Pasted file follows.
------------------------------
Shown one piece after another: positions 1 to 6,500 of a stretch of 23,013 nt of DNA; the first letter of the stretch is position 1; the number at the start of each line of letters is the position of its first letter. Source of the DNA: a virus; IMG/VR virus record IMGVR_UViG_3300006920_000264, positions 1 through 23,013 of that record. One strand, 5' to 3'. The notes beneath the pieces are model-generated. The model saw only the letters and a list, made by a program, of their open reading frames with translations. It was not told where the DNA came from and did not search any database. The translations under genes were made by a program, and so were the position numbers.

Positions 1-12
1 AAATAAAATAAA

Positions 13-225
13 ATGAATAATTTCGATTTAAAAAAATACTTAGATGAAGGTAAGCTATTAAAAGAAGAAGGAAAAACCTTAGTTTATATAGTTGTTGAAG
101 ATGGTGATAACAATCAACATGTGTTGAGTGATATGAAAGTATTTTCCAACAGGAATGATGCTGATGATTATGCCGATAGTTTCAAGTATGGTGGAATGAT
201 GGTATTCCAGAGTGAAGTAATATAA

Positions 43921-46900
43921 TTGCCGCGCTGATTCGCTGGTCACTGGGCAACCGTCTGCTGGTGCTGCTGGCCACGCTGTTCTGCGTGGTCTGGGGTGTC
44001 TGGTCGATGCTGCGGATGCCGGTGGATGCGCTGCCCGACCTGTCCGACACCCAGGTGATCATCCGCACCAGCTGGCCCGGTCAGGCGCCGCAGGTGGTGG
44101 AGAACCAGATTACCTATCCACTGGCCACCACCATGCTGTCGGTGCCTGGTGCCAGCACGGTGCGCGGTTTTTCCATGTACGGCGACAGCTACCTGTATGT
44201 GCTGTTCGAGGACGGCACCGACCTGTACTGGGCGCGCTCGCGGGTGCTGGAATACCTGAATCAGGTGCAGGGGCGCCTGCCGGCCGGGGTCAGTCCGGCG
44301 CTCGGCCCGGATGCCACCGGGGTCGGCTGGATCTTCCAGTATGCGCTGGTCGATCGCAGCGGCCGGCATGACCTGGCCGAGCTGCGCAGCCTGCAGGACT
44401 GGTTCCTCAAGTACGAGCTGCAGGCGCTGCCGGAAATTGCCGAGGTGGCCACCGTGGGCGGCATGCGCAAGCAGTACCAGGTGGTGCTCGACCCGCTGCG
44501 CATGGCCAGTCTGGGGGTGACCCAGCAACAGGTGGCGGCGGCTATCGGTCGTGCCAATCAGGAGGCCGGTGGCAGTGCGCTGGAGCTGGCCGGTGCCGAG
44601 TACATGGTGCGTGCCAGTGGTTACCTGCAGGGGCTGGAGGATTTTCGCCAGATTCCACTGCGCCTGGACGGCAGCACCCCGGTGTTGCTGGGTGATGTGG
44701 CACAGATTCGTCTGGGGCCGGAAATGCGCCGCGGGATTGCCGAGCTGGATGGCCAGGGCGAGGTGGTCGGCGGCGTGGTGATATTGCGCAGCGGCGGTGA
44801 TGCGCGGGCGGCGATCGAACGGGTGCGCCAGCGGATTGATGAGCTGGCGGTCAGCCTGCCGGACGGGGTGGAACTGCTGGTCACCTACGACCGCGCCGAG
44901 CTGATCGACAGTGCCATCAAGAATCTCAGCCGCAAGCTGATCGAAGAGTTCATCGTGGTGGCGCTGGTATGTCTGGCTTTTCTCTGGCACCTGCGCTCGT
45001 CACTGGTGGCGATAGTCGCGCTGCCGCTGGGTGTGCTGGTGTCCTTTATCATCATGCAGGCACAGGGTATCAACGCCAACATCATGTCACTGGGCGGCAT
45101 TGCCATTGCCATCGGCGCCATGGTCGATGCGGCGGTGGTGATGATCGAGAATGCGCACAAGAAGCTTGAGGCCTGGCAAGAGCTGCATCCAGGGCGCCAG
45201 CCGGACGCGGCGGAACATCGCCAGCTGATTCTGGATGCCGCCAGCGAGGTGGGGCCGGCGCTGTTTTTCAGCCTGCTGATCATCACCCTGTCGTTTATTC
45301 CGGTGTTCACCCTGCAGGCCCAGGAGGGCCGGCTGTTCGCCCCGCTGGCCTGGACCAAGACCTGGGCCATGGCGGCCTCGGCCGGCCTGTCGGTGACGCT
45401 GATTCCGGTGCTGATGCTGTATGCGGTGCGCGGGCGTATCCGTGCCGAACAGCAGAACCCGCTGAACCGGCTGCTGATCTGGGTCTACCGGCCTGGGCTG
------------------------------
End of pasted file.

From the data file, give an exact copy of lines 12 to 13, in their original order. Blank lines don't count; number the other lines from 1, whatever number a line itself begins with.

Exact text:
44201 GCTGTTCGAGGACGGCACCGACCTGTACTGGGCGCGCTCGCGGGTGCTGGAATACCTGAATCAGGTGCAGGGGCGCCTGCCGGCCGGGGTCAGTCCGGCG
44301 CTCGGCCCGGATGCCACCGGGGTCGGCTGGATCTTCCAGTATGCGCTGGTCGATCGCAGCGGCCGGCATGACCTGGCCGAGCTGCGCAGCCTGCAGGACT